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Indian authorities want ability to monitor Blackberry traffic for reasons of security

Some would say it’s not every day that a government gives a mobile phone service provider an ultimatum to either give in or give up, but recently, censorship and government snooping have become more common than in past decades.

Recently, the Indian government demanded that telecom providers allow government authorities to monitor traffic flowing through their networks for terrorist activities. According to a Business Standard post, the Indian government asked a number of telecommunications companies to open up their networks to monitor Blackberry-based traffic or face shutdown throughout the country within 15 days.

Indian government authorities proposed that each service provider work out the details with Blackberry licensor Research in Motion before this 15-day period.

DailyTech contacted RIM's media relations and received the following statement, "RIM operates in more than 130 countries around the world and respects the regulatory requirements of governments. RIM does not comment on confidential regulatory matters or speculation on such matters in any given country."

If RIM and service providers offering Blackberry services comply with the government's demands, it will mean roughly 400,000 Blackberry users will be left without service such as email and messaging. According to India's Minister of Communications and Information Technology, the security of the nation of India is their top priority even if it means that telecom companies will be shut down if they do not let government authorities in and monitor traffic freely.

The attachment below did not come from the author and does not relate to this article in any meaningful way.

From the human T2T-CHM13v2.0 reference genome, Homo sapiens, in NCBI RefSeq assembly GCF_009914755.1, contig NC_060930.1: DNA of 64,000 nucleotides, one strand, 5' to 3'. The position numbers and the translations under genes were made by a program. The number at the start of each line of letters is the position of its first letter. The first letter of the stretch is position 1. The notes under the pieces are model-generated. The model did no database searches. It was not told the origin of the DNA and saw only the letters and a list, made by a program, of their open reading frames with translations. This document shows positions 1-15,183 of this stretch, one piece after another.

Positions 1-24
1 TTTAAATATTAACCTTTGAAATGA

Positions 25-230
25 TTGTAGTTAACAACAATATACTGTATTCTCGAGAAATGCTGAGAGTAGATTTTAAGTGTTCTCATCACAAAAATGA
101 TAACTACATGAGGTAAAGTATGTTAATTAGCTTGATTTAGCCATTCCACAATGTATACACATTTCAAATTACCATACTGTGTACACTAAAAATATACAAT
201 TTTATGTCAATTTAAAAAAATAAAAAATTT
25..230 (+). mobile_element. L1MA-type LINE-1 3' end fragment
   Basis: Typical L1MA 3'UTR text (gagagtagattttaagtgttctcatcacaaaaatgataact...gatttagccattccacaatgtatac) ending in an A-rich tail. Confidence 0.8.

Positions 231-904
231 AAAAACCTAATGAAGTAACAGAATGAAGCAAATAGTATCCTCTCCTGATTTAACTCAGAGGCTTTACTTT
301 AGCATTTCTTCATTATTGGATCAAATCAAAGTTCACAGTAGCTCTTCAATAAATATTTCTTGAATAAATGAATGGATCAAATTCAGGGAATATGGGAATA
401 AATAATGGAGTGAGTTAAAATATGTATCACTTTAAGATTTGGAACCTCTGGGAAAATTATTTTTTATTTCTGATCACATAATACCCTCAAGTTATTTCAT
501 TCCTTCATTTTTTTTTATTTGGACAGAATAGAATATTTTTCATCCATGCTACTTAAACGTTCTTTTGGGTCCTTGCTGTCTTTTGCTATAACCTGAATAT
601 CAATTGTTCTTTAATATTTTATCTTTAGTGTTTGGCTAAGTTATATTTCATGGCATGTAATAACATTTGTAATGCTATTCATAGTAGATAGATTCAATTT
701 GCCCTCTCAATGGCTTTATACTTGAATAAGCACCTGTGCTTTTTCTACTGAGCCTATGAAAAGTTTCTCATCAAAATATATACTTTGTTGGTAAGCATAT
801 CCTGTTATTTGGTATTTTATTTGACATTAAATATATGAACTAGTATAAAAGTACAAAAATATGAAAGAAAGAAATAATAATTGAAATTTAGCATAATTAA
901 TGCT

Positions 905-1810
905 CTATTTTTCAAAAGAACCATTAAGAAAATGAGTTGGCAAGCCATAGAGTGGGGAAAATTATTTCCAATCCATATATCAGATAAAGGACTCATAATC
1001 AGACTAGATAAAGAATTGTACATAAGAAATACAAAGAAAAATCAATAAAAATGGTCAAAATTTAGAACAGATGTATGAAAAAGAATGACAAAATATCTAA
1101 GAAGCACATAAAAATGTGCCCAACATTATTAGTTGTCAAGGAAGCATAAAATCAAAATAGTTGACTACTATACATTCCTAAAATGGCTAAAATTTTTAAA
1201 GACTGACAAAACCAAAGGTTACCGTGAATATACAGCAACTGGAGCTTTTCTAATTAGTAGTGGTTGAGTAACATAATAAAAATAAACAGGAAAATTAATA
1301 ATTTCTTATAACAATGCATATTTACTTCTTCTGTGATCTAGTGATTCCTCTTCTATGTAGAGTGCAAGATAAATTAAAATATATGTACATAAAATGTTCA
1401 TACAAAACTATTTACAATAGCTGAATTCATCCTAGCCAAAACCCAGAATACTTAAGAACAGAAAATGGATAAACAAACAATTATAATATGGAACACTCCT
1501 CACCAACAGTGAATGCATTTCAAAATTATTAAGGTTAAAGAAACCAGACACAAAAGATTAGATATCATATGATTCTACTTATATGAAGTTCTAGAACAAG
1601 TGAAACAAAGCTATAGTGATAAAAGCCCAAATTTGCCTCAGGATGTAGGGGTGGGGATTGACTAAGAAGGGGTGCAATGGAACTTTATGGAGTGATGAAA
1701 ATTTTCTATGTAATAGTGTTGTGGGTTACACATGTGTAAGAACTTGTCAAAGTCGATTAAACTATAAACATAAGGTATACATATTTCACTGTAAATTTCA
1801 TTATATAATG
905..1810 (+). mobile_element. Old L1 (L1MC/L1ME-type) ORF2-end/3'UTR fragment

India is not the first government to demand the ability to monitor telecom traffic. Recently, U.S. government agencies, such as the NSA, have been the center for discussion and legal battles regarding wiretapping. The U.S. Senate has also gone so far as to pass a bill that would give telecoms that cooperate with U.S. agencies in warrant-less wiretapping and other illegal monitoring activities immunity from lawsuits.

Since India has a different legal process than the United States, the Ministry of Communications and Information Technology may have a better chance of getting its way with Indian telecoms and consumers.





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